James Weir, 31, was a second-year litigator in Clifford Chance’s New York office before getting laid off because of the economy back in October 2008. Unable to find work, this Duke undergrad and ’06 Georgetown Law grad became a “couch surfer” (according to his Apprentice bio), brazenly unafraid of bedbugs (I asked), who spent his time applying for jobs, watching a lot of Netflix Instantly Viewable, and learning to stain furniture (presumably on purpose).
In our brief interview, James reveals ATL’s role in his casting (!!), shares the two things he wishes he said on air, and tells us what his mom really thinks about all of this…
We’re rolling through the Vault 2011 list of the “prestigiest” firms in the land, so that you can comment on what it’s like to actually live, work, and breathe those firms (when you’re not choking on all the prestige in the air).
We’ve covered #1-10 and #11-20. Here’s the next round-up. Now it’s time for the London-based Magic Circle firms to join in the elite fun:
Earlier this week, we told you to look out for a former Clifford Chance associate — Georgetown Law grad James Weir — on the upcoming recession-inspired edition of “The Apprentice.” We lamented that Donald Trump was providing work to only one unemployed lawyer.
Shortly thereafter, we found out that the Donald had in fact been more gracious than that to the legal profession. He has given work to at least two down-and-out legal eagles. A tipster wrote:
Saw your post about the former Clifford Chance attorney who was cast for this upcoming season of the Apprentice and wanted to let you know there is also a recent Brooklyn Law grad named Mahsa Saiedi-Azcuy on the show. She graduated in 2009 and was actually hired by the Brooklyn DA, uncertain as to her current employment status though.
We look forward to this match-up: Woman vs. Man. Brooklyn Law vs. Georgetown Law. DA’s Office vs. Biglaw.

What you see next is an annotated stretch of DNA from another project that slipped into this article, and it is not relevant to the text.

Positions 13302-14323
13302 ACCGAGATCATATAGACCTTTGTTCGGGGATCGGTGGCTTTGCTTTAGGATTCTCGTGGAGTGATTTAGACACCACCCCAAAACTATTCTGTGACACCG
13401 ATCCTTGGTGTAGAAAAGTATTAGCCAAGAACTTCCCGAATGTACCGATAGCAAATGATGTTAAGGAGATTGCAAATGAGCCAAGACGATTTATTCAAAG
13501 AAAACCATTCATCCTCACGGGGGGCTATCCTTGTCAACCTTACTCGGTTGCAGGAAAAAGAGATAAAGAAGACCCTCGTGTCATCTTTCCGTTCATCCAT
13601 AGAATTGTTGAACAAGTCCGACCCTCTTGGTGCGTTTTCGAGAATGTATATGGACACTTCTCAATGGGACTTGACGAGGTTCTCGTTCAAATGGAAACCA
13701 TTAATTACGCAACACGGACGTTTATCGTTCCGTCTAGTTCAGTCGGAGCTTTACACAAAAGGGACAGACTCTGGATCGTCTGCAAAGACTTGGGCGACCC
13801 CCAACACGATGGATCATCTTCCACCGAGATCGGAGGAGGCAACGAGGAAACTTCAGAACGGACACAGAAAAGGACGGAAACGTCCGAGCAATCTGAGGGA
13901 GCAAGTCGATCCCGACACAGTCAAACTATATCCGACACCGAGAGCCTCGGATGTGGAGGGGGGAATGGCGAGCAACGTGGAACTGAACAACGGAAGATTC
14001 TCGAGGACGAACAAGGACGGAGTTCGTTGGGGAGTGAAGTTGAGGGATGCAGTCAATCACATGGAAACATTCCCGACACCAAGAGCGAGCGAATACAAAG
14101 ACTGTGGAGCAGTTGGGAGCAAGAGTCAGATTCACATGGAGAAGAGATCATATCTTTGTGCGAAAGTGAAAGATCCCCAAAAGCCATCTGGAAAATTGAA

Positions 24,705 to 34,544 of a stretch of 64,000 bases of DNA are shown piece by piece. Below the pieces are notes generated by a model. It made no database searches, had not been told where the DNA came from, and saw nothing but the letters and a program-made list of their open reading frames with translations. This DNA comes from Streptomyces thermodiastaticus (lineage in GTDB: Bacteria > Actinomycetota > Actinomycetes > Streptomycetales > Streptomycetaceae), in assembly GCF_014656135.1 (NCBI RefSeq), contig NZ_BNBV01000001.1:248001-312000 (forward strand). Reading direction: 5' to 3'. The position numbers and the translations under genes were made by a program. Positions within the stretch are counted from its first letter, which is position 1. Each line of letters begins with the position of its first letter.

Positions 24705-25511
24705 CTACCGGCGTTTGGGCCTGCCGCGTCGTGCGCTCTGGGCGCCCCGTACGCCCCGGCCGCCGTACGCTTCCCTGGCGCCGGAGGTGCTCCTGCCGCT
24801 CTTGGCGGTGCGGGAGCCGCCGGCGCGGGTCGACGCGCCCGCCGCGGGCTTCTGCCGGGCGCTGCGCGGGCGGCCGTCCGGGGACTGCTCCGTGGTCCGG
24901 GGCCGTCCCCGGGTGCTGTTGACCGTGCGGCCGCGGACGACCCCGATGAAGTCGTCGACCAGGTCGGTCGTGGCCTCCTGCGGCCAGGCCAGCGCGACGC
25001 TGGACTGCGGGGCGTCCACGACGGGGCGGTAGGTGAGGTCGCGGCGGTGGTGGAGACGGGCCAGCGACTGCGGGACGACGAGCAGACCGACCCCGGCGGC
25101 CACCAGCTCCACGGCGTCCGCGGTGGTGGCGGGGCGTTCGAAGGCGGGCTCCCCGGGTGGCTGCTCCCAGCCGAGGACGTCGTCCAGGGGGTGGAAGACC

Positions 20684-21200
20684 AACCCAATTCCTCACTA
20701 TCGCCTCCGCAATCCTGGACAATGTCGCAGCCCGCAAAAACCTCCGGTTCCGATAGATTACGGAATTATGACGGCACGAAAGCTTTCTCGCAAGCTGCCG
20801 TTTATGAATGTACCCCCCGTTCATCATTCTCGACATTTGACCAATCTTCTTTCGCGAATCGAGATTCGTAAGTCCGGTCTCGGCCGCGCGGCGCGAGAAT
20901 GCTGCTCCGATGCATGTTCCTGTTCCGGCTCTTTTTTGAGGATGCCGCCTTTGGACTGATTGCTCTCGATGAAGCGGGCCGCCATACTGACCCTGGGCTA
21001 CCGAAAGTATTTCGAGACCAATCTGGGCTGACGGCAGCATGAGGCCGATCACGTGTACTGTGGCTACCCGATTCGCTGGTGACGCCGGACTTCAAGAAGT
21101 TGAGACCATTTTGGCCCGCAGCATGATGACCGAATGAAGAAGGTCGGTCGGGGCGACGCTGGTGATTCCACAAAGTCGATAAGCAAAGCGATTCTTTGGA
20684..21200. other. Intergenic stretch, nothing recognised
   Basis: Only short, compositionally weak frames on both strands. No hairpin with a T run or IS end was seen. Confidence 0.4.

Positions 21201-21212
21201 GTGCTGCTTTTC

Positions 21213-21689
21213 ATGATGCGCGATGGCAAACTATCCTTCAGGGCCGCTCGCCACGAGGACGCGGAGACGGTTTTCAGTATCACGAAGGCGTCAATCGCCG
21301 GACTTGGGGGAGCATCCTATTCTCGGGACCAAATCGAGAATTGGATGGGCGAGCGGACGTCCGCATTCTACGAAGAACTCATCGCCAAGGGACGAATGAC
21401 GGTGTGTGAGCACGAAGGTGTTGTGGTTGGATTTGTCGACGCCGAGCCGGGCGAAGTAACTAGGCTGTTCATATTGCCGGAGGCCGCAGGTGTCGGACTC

In a land that is right here and in a time that is right now, a technology has arisen so powerful that it can replace basic human document review. Is it time to bow down before our new robot overlords?
First, here’s a little story about me: my life in the legal world began as a paralegal. My first case was a GIANT patent infringement case that was already six years old and had involved as many as five companies, multiple US courts, the ITC and an international standards committee. I knew nothing about any of this.
On my first day, my supervisor (a paralegal with at least eight other cases driving her crazy) sat me down in front of a Concordance database with a 100,000+ patents and patent file histories. “Code these,” she said. I learned that “coding”, for the purposes of this exercise, meant manually typing the inventor’s name, the title of the patent, the assignee, the file date, and other objective data for each document. I worked on that project – and only that project – for at least the first six months of my job. After a week or so, time began to blur.
What I know, in retrospect and with absolutely certainty, is that as time began to blur, so did my judgment. So did my attention to detail. If you could tell me that I did not make at least one mistake a day – one inconsistent spelling, one reversed day and month, one incorrectly spaced title – I frankly would need to see your evidence. I would not believe it. The human mind is trainable but it is not a machine.